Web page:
From People's Weekly World Ask the Communists column via Labour Friends of Iraq,
Q: Obviously you oppose terrorism, but what position do American Communists take toward the homegrown (non-al-Qaeda) resistance to the U.S./British occupation? Do you support the armed resistance? If so, where does this position fit into the overall class struggle in Iraq and beyond? If not, how do you reconcile this position with your anti-imperialist stance?It was probably the leadership of Britian's Peace Movement who caused the brutal murder of the Iraqi Communist Leader Hadi Saleh. Here's Labour Friends of Iraq's letter on it,
A: We support the difficult struggle of the Iraqi Communist Party, [Baar's emphasis] along with the trade unions, women’s organizations and other democratic forces in Iraq, to build broad, nonsectarian national unity in order to both rid themselves of foreign occupation and construct a democratic society that is not under the thumb of imperialism and reactionary forces.
We believe that the struggle for democracy is a key part of the class struggle and the struggle against imperialism. Armed forces that target the civilian population hinder the development of broad unity among all sectors of the Iraqi people. Armed forces that have the aim of installing theocratic or other reactionary government are anti-democratic.
In crisis situations especially, Communist parties in each country have a special responsibility to their people to carefully and soberly assess the political balance of forces and the mood and concerns of the people, to help find the methods of struggle that can achieve the national and democratic aims of the working class and its allies without violence if at all possible. We believe that the Communist Party and working class in each country is best qualified to make such assessments regarding their own country.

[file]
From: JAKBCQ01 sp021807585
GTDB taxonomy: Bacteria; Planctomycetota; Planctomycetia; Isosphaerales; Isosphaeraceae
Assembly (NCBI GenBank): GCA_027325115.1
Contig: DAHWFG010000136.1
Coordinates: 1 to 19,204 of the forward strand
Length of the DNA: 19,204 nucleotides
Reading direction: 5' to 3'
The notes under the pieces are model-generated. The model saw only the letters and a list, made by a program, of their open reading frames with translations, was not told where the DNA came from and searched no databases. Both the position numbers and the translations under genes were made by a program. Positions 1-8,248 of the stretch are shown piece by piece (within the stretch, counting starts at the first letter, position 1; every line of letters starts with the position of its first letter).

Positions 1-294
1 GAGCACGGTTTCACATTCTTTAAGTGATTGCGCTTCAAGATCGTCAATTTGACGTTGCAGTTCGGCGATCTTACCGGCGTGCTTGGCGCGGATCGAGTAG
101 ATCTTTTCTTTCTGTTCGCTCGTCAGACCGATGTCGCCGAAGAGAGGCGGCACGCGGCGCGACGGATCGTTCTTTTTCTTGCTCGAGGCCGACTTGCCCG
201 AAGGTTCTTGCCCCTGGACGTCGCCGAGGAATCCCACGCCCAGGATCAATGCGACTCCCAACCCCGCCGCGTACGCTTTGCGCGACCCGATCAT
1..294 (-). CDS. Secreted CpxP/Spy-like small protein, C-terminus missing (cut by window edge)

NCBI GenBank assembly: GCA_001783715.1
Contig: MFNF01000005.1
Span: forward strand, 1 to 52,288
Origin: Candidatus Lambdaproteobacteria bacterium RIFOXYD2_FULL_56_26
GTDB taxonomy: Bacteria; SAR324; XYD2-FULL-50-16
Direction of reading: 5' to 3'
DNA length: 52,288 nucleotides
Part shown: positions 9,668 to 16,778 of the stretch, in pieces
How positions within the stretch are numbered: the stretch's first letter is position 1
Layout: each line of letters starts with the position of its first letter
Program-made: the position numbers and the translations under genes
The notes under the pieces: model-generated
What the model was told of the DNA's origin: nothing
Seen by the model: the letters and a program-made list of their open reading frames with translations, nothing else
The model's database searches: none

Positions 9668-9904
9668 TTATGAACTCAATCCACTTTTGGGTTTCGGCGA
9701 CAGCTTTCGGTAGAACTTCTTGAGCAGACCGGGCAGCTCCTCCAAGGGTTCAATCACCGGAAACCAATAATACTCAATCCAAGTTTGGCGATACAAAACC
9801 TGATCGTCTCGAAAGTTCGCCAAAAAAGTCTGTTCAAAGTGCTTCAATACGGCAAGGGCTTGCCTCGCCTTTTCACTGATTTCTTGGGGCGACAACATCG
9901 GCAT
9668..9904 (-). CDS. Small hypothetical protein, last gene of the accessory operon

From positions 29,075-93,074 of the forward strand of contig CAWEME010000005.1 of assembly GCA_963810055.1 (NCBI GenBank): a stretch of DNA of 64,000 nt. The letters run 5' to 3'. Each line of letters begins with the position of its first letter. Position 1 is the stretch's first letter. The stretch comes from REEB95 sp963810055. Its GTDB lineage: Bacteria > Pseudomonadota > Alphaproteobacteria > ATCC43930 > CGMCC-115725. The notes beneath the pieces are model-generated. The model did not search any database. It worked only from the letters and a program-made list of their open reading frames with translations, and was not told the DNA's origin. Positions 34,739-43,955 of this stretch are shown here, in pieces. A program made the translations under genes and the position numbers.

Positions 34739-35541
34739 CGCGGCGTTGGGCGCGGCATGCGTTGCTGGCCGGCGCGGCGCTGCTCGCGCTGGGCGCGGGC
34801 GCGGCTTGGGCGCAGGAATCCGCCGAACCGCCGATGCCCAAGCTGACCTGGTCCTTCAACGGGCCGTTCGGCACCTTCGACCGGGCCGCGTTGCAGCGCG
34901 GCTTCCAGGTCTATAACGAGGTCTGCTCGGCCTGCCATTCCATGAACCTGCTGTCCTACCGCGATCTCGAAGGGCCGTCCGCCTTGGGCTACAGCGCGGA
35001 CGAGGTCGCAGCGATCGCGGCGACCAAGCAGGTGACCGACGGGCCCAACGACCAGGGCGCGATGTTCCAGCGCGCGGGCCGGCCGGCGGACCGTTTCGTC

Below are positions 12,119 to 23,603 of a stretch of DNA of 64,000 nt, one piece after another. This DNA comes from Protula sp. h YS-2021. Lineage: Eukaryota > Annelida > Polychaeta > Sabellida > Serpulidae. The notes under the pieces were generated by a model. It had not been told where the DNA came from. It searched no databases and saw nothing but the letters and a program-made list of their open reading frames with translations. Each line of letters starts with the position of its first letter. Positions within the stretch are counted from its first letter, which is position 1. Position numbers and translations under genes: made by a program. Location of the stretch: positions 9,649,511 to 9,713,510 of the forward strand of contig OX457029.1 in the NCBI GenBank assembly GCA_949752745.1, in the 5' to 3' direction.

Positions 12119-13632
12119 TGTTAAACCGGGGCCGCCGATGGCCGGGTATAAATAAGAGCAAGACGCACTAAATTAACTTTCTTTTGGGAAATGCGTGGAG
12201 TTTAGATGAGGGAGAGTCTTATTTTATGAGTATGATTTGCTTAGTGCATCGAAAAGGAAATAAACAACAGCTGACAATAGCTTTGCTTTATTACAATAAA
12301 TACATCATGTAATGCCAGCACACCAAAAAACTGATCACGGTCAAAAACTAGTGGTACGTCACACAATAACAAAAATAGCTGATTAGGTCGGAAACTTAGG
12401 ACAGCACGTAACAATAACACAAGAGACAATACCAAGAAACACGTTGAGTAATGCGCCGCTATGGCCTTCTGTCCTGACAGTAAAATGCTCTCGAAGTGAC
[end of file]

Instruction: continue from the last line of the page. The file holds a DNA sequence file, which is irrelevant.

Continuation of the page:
We believe that all peoples have the right to resist dictatorship and foreign occupation and to determine for themselves how they will do so. We Communists are humanists, and we see armed struggle as the very last resort, something to be avoided, unless it is forced on the people when all other, peaceful means of struggle have been exhausted or become impossible. In all such cases, we keep in mind that the poor and working-class people usually pay the heaviest price.
The murder of Hadi Saleh demands the most serious political and moral accounting by every member of StWC leadership. For the StWC leaders were warned months ago. The ex-Aslef leader, Mick Rix, when he resigned from the Stop the War Coalition Steering Committee in October 2004, commented on the “deliberate, archaic, violent, and plain downright stupid” language the StWC leaders used when describing Hadi’s organisation. The IFTU had been called ‘collaborators’ by the StWC officers, ‘quislings’ by leading StWC member George Galloway MP (comments picked up and published in the Arab Press), and a ‘fake’ union by the newspaper of Lindsey German, the Convenor of the Stop the War Coalition, Socialist Worker.
Mick Rix argued presciently that these irresponsible statements by StWC leaders had “placed these good trade unionists and socialists at a terrible risk”.
Update: Und mehr von Volksgnoessen Hoenker von Berlin mit einem sozialisticher grüße!